Obama Releases 2015 Budget Request
President Obama this week released the first installment of information about his 2015 budget request. The request includes $3.568 billion in funding for Substance Abuse and Mental Health Services Administration programs, a decrease of $63 million from FY 2014.
While full details on all budget line items will not be available until the comprehensive Congressional Justifications are released later this week, information has emerged about several key substance abuse and mental health priorities:
Substance Abuse Prevention and Treatment Block Grant
The President’s budget requests $1.8 billion for the Substance Abuse Prevention and Treatment Block Grant, the same level as in FY 2014. SAPTBG funds are used to implement evidence-based treatment and prevention strategies nationwide and maintain the nation’s public substance abuse treatment infrastructure. The block grant represents 32 percent of total substance abuse agency funding nationwide.
NEW: Integrating Primary Care and Addiction Services
The budget provides $20 million in new funding to bring primary care services to community substance abuse treatment provider sites. By co-locating primary and specialty care medical services, this program will improve the rate at which substance abuse treatment patients are successfully referred to primary care services. This effort draws on lessons from the successful and ongoing Primary and Behavioral Health Care Integration program, and will fund implementation, technical assistance, and evaluation efforts, including dissemination of successful approaches.
NEW: Responding to the Prescription Drug Abuse Epidemic
The budget proposes a total of $26 million in the Centers for Disease Control and Prevention and SAMHSA to address prescription drug misuse, abuse, and overdose. Within SAMHSA, this collaborative effort will invest $10 million in grants to states to enhance, implement, and evaluate strategies to prevent prescription drug misuse and abuse, and to improve collaboration on the risks of overprescribing and the use of monitoring systems between states’ public health and education authorities, and pharmaceutical and medical communities.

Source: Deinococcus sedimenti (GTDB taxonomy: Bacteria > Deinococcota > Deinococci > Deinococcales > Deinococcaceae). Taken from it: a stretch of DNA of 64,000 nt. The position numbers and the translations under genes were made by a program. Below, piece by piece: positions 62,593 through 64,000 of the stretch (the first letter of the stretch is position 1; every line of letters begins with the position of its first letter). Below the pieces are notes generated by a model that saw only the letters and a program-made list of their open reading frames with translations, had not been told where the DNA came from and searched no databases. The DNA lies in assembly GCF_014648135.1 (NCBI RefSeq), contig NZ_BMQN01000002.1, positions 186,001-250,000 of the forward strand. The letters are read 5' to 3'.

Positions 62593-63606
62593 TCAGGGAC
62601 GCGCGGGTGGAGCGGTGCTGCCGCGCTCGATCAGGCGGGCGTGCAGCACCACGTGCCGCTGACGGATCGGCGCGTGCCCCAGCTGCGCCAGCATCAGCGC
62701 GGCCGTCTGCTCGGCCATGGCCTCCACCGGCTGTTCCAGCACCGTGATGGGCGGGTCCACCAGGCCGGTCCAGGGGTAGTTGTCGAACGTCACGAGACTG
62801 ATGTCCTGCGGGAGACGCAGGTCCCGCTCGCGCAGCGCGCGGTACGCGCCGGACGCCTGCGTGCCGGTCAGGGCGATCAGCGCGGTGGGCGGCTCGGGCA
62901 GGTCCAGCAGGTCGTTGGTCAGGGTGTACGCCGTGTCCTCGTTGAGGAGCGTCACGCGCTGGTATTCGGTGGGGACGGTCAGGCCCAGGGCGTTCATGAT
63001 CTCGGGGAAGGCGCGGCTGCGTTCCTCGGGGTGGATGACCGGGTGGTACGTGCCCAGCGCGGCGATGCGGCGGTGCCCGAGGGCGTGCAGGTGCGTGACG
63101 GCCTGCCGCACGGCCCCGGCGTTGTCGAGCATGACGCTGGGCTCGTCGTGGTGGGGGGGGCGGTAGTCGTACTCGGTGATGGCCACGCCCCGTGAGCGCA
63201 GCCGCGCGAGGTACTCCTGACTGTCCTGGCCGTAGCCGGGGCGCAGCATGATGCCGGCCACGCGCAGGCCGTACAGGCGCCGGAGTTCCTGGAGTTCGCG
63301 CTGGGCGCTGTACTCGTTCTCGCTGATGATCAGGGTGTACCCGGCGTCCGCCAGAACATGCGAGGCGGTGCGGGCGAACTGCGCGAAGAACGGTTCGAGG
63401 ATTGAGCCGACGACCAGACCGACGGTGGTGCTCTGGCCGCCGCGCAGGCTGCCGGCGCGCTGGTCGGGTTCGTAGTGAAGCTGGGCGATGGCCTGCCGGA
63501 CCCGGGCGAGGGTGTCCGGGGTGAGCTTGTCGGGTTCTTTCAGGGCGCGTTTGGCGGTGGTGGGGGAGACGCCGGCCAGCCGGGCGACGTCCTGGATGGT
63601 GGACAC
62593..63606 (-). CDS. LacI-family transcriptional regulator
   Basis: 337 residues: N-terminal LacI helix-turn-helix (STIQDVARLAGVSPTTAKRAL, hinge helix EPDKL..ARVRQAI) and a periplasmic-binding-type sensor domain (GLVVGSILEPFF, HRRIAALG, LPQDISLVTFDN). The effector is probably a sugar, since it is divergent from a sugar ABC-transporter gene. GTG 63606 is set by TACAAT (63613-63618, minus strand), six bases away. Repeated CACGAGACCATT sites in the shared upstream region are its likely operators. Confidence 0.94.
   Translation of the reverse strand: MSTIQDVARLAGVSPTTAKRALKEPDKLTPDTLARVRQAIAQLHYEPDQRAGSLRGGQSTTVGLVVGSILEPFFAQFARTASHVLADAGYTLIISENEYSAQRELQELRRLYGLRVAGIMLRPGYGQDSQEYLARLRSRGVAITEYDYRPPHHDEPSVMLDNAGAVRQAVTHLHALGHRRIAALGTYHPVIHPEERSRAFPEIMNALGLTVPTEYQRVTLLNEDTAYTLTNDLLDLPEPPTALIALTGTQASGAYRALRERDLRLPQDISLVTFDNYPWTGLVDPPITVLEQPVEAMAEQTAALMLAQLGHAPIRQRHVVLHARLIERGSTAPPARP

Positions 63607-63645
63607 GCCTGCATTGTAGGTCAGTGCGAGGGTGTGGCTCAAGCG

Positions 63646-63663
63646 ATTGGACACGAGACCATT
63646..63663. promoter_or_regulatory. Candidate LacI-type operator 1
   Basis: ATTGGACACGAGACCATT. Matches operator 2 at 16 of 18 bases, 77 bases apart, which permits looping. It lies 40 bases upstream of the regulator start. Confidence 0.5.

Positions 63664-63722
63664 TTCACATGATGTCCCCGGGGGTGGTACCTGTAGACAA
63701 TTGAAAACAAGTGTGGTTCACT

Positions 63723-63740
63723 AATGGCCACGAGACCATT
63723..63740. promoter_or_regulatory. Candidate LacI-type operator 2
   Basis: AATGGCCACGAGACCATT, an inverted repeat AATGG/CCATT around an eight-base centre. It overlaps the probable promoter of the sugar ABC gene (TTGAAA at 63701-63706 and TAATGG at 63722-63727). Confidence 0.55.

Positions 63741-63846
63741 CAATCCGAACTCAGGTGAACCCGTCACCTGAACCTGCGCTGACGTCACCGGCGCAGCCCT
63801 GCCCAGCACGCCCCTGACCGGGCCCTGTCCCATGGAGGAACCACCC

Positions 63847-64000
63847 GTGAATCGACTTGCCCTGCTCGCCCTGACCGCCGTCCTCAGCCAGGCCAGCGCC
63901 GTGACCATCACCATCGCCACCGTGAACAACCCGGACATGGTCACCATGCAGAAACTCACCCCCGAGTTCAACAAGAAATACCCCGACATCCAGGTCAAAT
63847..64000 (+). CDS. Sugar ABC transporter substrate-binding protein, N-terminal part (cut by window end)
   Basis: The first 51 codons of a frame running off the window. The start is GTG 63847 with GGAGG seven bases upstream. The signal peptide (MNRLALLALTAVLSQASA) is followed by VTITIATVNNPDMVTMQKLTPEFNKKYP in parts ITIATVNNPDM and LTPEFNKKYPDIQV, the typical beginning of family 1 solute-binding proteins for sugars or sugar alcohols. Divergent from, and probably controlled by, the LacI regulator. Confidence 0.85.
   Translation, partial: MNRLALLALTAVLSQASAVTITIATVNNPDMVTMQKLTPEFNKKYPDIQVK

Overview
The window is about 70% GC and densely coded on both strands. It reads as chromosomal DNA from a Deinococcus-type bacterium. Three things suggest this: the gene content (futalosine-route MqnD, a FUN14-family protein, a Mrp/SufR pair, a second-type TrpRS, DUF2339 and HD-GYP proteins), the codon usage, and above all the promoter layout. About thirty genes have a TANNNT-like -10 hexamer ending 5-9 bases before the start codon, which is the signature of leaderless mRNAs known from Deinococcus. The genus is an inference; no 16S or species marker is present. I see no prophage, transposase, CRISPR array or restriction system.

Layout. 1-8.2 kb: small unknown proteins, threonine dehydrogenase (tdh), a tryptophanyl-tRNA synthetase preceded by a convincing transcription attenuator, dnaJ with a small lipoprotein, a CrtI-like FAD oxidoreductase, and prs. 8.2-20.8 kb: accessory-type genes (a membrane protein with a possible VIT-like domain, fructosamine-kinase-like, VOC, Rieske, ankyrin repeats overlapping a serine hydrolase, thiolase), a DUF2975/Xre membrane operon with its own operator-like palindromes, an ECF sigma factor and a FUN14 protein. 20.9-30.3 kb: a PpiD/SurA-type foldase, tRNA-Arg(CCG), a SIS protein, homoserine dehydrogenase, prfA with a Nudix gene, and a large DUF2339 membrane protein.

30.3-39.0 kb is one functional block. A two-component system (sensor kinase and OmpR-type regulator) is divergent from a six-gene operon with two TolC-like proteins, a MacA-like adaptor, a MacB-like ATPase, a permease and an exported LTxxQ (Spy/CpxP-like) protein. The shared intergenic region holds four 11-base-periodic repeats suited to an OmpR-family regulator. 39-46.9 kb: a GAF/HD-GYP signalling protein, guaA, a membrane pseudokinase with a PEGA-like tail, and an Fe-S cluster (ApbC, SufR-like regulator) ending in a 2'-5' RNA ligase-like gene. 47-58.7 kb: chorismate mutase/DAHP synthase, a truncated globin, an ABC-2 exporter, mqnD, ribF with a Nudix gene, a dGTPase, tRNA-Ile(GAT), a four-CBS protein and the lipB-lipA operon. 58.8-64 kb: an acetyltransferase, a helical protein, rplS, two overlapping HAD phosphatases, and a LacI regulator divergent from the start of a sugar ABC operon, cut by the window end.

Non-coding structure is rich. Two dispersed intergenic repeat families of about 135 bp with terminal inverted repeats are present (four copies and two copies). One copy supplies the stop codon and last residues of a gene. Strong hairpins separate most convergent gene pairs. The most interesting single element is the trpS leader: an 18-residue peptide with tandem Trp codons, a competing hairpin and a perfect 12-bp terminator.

Substance Abuse Treatment Programs of Regional and National Significance, SBIRT
The budget includes $297 million for Programs of Regional and National Significance within the Center for Substance Abuse Treatment, a decrease of $64 million from FY 2014. Most details on program-level funding within the PRNS were not available as of Wednesday; however, SAMHSA Administrator Pamela Hyde noted at an afternoon briefing that the CSAT budget includes reductions of $17 million for Screening Brief Intervention Referral and Treatment (bringing the FY 2015 total down to $30 million) and $50 million for Access to Recovery (effectively eliminating the program).
Substance Abuse Prevention Programs of Regional and National Significance
The budget includes $186 million for Programs of Regional and National Significance within the Center for Substance Abuse Prevention, an increase of $10 million from FY 2014. Details on program-level funding within the PRNS were not immediately available as of Wednesday afternoon.
Community Mental Health Services Block Grant, early intervention activities
The President’s budget requests $484 million for the Mental Health Block Grant, the same level as in FY 2014. The budget maintains the 5% set-aside enacted in the 2014 budget that directs block grant funding to programs for early intervention in serious mental illness. MHBG funds are used to implement evidence-based treatment and prevention strategies nationwide and maintain the nation’s public substance abuse treatment infrastructure. The block grant represents 1 percent of all state and federal spending on mental health care in the United States.
Now Is The Time (Project AWARE, Mental Health First Aid, Peer Professionals Workforce, Behavioral Health Workforce Development)
Funded for the first time in FY 2014, this initiative was formulated in response to the tragic Newtown shooting. The FY 2015 budget requests $40 million for Project AWARE (grants to help states and communities implement behavioral health services for students and young people), $15 million for Mental Health First Aid training grants, and $20 million for Healthy Transitions (strategies supporting transition-age youth and their families), all level to FY 2014. The 2015 budget also includes a new request of $10 million for Peer Professionals (a workforce program to increase the number of trained peers and recovery coaches) and a new request of $1 million for Behavioral Health Workforce Data and Development (a program to develop a consistent data set to define and track the behavioral health workforce, a capacity which does not currently exist).
Mental Health Services Programs of Regional and National Significance, primary-behavioral health integration
The budget includes $355 million for PRNS within the Center for Mental Health Services, a decrease of $23 million from FY 2014. Most details on program-level funding within the PRNS were not available as of Wednesday, however; SAMHSA Administrator Hyde noted at her afternoon briefing that the CMHS budget includes a reduction of $24 million for Primary-Behavioral Health Care Integration (bringing the total down to $26 million and funding it entirely through the Prevention and Public Health Fund). The CMHS budget also includes $34.6 million for Project LAUNCH, $55 million for suicide prevention programs, and $45.7 million for the National Child Traumatic Stress Initiative.